Those of you whom I have been privileged to pastor for some time, know that I derive my weekly sermon inspiration from the way one or more of the four weekly Scripture passages from what we call “The Revised Common Lectionary” strikes or inspires me. The common comes from the fact that Christian churches Protestant and Catholic — I suspect not Orthodox because they follow a different calendar, at least in some places, — Christian churches Protestant and Catholic around the world are today reading the same Scriptures that we have read, and tens of thousands — I’m not sure what the real number would be — tens of thousands of preachers are using one of these Scripture readings as the basis of her or his sermon.
But this week, I made what I am sure you will agree was a brilliant, intuitive deduction that had previously alluded me: those who put together The Revised Common Lectionary must have been male-hating feminists! Why else, on the day that this country observes as “Father’s Day,” would we be asked to read the Hebrew Bible story of Hagar, the servant of Sarah, wife of Abraham, and her very young son, Ishmael. It is perhaps the most beautiful story of motherhood to be found in the Bible — though imagery Paul uses in 1 Thessalonians when he wrote,
“we were gentle among you, like a nurse tenderly caring for her own children”
has also always struck me, the idea of a “professional mother,” or in Saddam Hussein terms, “The mother of mothers” as the standard of the utmost in tender loving care.
But in what we read today we get something very comparable, and truly awesome.
Today’s Psalm began, “Incline your ear, O LORD.” That the LORD does “incline his ear” is shown in this Hagar and Ishmael story in the glorious book of Genesis, the first book in the Bible.
But first, let me back up a bit and give more background to the story that we are about to read. Abraham and his wife, Sarah, are both quite old, ninety-nine and eighty-nine, and childless, so Sarah gives to Abraham “as a wife” Sarah’s Egyptian slave, Hagar. I know this sounds terribly kinky and immoral, sounds shoddy, in which case you would like the story of Abraham’s grandson, Jacob, and the two sisters who were his wives, but this was all arranged by Sarah [!] and this was before God gave the Ten Commandments, so let’s ignore the menàge a trois issue.
Hagar immediately becomes pregnant, which makes Sarah jealous, enough so that Hagar runs away, but she, Hagar, is stopped by “a messenger of the LORD!” She is stopped by a messenger from God who speaks to her and tells who her child will be, such that she returns, and eventually gives birth to a son, Ishmael. At 99 years of age, Abraham finally becomes a father, specifically, the father of Ishmael.
Her slave girl’s becoming a mother seems an odd fertility inducer, but Sarah, as promised by a visitor, God in disguise, in a reading from a few weeks back, herself becomes pregnant, and when Abraham is one hundred, Sarah gives birth to Isaac.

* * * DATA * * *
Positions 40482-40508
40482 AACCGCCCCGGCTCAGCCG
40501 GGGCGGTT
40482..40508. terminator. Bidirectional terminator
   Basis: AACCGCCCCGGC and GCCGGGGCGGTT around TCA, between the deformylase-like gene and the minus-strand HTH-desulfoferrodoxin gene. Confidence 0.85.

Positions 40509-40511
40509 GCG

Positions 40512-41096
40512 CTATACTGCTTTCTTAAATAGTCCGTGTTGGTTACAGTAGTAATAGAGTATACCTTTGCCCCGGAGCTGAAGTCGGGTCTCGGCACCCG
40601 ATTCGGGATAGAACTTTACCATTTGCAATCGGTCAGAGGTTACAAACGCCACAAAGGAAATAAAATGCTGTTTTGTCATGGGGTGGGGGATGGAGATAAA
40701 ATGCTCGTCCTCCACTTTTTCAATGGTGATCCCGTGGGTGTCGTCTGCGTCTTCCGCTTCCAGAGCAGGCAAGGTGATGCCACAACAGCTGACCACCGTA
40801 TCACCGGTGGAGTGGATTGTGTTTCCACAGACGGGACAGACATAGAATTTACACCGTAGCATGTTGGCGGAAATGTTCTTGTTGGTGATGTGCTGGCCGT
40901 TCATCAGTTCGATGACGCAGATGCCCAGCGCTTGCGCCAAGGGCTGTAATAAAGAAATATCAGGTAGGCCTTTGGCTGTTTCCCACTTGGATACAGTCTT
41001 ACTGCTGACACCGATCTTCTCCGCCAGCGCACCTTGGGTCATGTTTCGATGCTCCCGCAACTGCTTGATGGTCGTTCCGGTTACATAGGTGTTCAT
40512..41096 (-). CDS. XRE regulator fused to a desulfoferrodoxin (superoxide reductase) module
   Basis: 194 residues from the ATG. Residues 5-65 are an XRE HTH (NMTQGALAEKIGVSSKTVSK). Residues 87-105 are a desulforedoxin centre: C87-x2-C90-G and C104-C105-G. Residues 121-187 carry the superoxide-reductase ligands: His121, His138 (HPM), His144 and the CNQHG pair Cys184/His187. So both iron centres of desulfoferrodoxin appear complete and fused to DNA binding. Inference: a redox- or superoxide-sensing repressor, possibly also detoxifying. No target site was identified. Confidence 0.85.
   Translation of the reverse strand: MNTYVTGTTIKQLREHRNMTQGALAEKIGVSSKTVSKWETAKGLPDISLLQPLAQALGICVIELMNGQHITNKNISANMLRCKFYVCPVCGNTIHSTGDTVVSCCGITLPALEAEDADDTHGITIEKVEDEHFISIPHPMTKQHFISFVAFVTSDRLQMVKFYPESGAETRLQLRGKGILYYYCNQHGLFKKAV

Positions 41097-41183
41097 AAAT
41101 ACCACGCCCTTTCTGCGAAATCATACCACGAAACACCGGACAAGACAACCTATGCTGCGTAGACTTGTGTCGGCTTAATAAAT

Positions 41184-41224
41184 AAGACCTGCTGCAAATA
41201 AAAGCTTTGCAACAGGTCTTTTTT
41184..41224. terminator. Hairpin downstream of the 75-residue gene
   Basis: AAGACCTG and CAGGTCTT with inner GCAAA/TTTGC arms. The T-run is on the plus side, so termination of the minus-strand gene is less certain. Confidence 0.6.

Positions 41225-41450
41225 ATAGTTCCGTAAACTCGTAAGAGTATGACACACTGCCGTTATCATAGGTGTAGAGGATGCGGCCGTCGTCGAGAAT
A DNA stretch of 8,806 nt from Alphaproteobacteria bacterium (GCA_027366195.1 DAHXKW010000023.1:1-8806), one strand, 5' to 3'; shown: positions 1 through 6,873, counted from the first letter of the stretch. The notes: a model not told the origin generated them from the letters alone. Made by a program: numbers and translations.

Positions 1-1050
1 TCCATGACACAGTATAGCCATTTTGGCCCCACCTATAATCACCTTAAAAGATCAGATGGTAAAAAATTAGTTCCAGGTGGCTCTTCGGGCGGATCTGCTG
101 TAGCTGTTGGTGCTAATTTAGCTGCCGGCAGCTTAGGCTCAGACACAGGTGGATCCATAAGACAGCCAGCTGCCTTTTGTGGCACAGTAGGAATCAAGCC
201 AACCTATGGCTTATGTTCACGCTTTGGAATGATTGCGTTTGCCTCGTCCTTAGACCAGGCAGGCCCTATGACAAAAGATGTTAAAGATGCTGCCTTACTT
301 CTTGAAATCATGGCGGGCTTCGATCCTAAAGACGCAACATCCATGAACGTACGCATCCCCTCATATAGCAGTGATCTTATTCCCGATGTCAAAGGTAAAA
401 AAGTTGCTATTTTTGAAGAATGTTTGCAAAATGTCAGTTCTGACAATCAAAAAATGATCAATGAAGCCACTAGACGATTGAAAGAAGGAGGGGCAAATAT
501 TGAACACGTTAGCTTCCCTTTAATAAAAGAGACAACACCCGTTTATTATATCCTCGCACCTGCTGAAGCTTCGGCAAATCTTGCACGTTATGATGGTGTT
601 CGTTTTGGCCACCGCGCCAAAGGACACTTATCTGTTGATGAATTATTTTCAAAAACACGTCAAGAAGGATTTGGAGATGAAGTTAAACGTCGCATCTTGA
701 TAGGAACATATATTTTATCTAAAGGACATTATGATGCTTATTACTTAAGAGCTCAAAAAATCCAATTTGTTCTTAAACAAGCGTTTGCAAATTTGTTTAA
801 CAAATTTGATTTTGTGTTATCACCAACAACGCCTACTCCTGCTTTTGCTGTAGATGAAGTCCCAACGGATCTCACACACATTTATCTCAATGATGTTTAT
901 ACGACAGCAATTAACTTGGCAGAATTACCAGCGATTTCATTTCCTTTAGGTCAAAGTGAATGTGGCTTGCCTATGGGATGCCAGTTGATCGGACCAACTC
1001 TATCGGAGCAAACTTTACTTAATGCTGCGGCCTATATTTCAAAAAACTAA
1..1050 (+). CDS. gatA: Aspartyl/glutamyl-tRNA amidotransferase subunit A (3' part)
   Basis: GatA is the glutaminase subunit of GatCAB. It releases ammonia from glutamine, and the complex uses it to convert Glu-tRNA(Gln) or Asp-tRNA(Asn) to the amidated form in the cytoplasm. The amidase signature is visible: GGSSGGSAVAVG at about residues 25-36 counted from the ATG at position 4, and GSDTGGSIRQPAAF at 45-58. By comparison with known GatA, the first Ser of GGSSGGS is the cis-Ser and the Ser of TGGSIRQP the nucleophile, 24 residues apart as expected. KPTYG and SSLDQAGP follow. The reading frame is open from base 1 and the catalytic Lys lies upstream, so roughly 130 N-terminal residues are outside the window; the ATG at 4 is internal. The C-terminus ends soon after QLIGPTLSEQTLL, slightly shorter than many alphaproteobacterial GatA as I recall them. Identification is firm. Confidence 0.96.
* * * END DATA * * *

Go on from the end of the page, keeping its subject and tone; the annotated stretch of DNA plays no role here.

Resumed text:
Alas, this is not enough for the very human Sarah, who in our reading becomes jealous again as the two small children play together, so Hagar takes her son and flees again, the beginning of today’s reading in which we shall see that the needs of Ishmael are channeled to God through the tears and weeping of Hagar. This beautiful story is one that I hope all of you will file away in your memory and return to again and again.
8 The child grew, and was weaned; and Abraham made a great feast on the day that Isaac was weaned. 9 But Sarah saw the son of Hagar the Egyptian, whom she had borne to Abraham, playing with her son Isaac. 10 So she said to Abraham, “Cast out this slave woman with her son; for the son of this slave woman shall not inherit along with my son Isaac.” 11 The matter was very distressing to Abraham on account of his son. 12 But God said to Abraham, “Do not be distressed because of the boy and because of your slave woman; whatever Sarah says to you, do as she tells you, for it is through Isaac that offspring shall be named for you. 13 As for the son of the slave woman, I will make a nation of him also, because he is your offspring.” 14 So Abraham rose early in the morning, and took bread and a skin of water, and gave it to Hagar, putting it on her shoulder, along with the child, and sent her away. And she departed, and wandered about in the wilderness of Beer-sheba.
Gen. 21:15 When the water in the skin was gone, she cast the child under one of the bushes. 16 Then she went and sat down opposite him a good way off, about the distance of a bowshot; for she said, “Do not let me look on the death of the child.” And as she sat opposite him, she lifted up her voice and wept. 17 And God heard the voice of the boy; and the angel of God called to Hagar from heaven, and said to her, “What troubles you, Hagar? Do not be afraid; for God has heard the voice of the boy where he is. 18 Come, lift up the boy and hold him fast with your hand, for I will make a great nation of him.” 19 Then God opened her eyes and she saw a well of water. She went, and filled the skin with water, and gave the boy a drink.
Gen. 21:20 God was with the boy, and he grew up; he lived in the wilderness, and became an expert with the bow. 21 He lived in the wilderness of Paran; and his mother got a wife for him from the land of Egypt.
As we read:
When the water in the skin was gone, she cast the child under one of the bushes. 16 Then she went and sat down opposite him a good way off, about the distance of a bowshot; for she said, “Do not let me look on the death of the child.” And as she sat opposite him, she lifted up her voice and wept. 17 And God heard the voice of the boy;